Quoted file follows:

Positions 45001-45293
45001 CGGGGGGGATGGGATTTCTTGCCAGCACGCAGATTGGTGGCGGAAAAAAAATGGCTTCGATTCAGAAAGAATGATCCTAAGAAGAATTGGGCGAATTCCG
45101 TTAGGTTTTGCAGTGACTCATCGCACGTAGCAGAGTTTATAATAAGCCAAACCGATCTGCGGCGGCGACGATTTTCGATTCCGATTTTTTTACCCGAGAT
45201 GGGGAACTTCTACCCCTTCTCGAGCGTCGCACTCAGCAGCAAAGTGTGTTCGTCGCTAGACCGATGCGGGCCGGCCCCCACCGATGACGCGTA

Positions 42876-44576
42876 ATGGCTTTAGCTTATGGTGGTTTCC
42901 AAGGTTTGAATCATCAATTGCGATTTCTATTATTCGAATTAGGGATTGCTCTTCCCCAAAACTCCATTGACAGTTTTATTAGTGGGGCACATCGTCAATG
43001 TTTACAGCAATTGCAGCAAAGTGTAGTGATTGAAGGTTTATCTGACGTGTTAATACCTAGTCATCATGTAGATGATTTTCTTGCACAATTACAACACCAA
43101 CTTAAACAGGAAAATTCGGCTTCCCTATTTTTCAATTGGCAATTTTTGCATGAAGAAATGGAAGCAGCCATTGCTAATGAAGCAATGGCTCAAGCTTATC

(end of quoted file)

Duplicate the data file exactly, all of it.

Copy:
Positions 45001-45293
45001 CGGGGGGGATGGGATTTCTTGCCAGCACGCAGATTGGTGGCGGAAAAAAAATGGCTTCGATTCAGAAAGAATGATCCTAAGAAGAATTGGGCGAATTCCG
45101 TTAGGTTTTGCAGTGACTCATCGCACGTAGCAGAGTTTATAATAAGCCAAACCGATCTGCGGCGGCGACGATTTTCGATTCCGATTTTTTTACCCGAGAT
45201 GGGGAACTTCTACCCCTTCTCGAGCGTCGCACTCAGCAGCAAAGTGTGTTCGTCGCTAGACCGATGCGGGCCGGCCCCCACCGATGACGCGTA

Positions 42876-44576
42876 ATGGCTTTAGCTTATGGTGGTTTCC
42901 AAGGTTTGAATCATCAATTGCGATTTCTATTATTCGAATTAGGGATTGCTCTTCCCCAAAACTCCATTGACAGTTTTATTAGTGGGGCACATCGTCAATG
43001 TTTACAGCAATTGCAGCAAAGTGTAGTGATTGAAGGTTTATCTGACGTGTTAATACCTAGTCATCATGTAGATGATTTTCTTGCACAATTACAACACCAA
43101 CTTAAACAGGAAAATTCGGCTTCCCTATTTTTCAATTGGCAATTTTTGCATGAAGAAATGGAAGCAGCCATTGCTAATGAAGCAATGGCTCAAGCTTATC